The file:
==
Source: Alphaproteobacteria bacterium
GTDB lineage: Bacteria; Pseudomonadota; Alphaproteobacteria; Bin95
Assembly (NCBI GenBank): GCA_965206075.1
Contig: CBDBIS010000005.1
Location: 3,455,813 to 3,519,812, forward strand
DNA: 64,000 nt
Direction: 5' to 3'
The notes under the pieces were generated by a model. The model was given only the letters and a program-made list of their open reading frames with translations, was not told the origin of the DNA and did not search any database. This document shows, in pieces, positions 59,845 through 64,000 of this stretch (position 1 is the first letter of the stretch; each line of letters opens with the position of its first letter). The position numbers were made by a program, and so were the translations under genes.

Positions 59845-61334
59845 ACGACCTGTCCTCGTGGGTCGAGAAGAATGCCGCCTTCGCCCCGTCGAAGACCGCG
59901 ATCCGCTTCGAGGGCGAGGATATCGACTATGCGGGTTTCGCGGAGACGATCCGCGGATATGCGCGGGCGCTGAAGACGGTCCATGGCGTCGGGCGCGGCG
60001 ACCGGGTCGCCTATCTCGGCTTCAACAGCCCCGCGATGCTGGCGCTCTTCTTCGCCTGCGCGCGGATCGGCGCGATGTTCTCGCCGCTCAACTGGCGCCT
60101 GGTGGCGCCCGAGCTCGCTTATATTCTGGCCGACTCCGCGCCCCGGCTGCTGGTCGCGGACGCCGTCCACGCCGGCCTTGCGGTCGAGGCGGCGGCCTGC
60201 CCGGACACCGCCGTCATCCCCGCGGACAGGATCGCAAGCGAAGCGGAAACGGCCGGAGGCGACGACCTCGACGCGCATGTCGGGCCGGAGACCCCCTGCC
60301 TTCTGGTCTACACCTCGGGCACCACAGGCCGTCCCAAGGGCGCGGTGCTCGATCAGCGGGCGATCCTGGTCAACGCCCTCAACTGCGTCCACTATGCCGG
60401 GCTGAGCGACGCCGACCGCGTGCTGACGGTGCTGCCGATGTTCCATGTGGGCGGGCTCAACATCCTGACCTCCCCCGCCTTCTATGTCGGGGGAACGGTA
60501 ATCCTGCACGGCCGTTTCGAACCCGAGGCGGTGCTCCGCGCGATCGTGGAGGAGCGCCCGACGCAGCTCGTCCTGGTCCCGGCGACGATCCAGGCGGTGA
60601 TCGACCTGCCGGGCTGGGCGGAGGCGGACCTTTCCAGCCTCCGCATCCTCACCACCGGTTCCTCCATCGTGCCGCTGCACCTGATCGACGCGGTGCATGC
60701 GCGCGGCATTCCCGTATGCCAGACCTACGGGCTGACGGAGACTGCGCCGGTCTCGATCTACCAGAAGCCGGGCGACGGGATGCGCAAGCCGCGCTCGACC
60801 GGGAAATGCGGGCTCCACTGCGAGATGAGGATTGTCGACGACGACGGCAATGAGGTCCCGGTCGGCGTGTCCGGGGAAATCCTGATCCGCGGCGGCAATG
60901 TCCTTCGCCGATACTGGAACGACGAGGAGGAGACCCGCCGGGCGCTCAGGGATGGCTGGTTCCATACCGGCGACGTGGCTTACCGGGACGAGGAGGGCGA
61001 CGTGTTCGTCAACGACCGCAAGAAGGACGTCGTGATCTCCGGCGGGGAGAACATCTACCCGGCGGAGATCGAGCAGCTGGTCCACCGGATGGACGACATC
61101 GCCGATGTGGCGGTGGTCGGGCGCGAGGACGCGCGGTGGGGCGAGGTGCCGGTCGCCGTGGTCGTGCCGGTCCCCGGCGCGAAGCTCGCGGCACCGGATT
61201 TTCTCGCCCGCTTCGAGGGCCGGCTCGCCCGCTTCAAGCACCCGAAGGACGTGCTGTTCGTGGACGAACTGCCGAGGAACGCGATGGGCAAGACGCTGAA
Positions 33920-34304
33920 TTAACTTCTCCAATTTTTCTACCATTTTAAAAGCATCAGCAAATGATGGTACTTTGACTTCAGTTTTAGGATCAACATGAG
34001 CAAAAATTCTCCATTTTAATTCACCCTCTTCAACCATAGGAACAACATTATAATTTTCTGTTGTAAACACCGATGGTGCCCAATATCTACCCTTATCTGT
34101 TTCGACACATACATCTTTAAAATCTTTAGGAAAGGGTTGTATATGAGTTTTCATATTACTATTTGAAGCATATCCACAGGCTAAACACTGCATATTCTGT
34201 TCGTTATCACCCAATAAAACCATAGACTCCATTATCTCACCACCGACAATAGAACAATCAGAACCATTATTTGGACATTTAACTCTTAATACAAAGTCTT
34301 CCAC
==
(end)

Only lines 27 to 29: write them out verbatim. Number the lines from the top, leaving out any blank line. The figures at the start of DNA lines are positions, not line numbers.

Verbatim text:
34001 CAAAAATTCTCCATTTTAATTCACCCTCTTCAACCATAGGAACAACATTATAATTTTCTGTTGTAAACACCGATGGTGCCCAATATCTACCCTTATCTGT
34101 TTCGACACATACATCTTTAAAATCTTTAGGAAAGGGTTGTATATGAGTTTTCATATTACTATTTGAAGCATATCCACAGGCTAAACACTGCATATTCTGT
34201 TCGTTATCACCCAATAAAACCATAGACTCCATTATCTCACCACCGACAATAGAACAATCAGAACCATTATTTGGACATTTAACTCTTAATACAAAGTCTT